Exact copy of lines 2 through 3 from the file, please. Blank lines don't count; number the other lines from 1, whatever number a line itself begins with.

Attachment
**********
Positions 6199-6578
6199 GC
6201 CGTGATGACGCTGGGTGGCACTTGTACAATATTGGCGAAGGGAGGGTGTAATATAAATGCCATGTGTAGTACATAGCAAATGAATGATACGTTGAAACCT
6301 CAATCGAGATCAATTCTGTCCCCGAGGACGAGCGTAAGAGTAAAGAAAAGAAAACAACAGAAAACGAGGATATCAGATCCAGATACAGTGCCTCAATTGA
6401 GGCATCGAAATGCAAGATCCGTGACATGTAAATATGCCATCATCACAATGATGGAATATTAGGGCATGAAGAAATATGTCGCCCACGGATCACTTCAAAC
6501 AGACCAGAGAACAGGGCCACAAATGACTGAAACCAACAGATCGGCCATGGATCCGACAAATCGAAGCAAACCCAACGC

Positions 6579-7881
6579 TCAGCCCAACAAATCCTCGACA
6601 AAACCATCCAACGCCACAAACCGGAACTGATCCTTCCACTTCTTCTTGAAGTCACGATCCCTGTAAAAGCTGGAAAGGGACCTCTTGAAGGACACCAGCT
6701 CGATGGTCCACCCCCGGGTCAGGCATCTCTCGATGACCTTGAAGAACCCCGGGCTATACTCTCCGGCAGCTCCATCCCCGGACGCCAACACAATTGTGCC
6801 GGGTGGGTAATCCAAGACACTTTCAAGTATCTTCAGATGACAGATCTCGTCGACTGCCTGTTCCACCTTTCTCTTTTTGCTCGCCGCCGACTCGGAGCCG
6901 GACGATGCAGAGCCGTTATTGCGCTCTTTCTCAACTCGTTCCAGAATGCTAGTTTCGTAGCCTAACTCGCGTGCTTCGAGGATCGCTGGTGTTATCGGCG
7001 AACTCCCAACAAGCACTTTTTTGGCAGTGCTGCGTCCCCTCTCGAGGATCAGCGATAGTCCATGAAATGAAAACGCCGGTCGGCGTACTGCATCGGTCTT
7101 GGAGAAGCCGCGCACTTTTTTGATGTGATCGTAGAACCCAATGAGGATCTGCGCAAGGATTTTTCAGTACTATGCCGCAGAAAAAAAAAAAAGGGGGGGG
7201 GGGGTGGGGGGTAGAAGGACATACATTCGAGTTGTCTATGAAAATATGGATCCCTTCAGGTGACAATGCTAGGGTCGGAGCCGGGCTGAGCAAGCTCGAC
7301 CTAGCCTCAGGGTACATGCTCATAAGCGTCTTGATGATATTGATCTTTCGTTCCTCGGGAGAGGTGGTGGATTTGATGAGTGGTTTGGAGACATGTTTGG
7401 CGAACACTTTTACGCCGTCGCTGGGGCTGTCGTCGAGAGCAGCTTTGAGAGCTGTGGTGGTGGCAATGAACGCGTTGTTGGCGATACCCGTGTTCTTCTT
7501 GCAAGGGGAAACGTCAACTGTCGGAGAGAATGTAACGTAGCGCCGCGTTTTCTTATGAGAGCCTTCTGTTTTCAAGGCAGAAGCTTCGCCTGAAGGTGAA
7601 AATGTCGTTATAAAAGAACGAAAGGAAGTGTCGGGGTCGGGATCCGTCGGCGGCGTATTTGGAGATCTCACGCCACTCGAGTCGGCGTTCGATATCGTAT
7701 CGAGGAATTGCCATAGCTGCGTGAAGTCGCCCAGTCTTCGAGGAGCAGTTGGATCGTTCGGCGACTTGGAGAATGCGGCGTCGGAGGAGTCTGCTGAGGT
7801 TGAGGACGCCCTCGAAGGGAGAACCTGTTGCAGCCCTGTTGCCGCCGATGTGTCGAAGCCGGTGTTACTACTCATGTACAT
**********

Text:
6199 GC
6201 CGTGATGACGCTGGGTGGCACTTGTACAATATTGGCGAAGGGAGGGTGTAATATAAATGCCATGTGTAGTACATAGCAAATGAATGATACGTTGAAACCT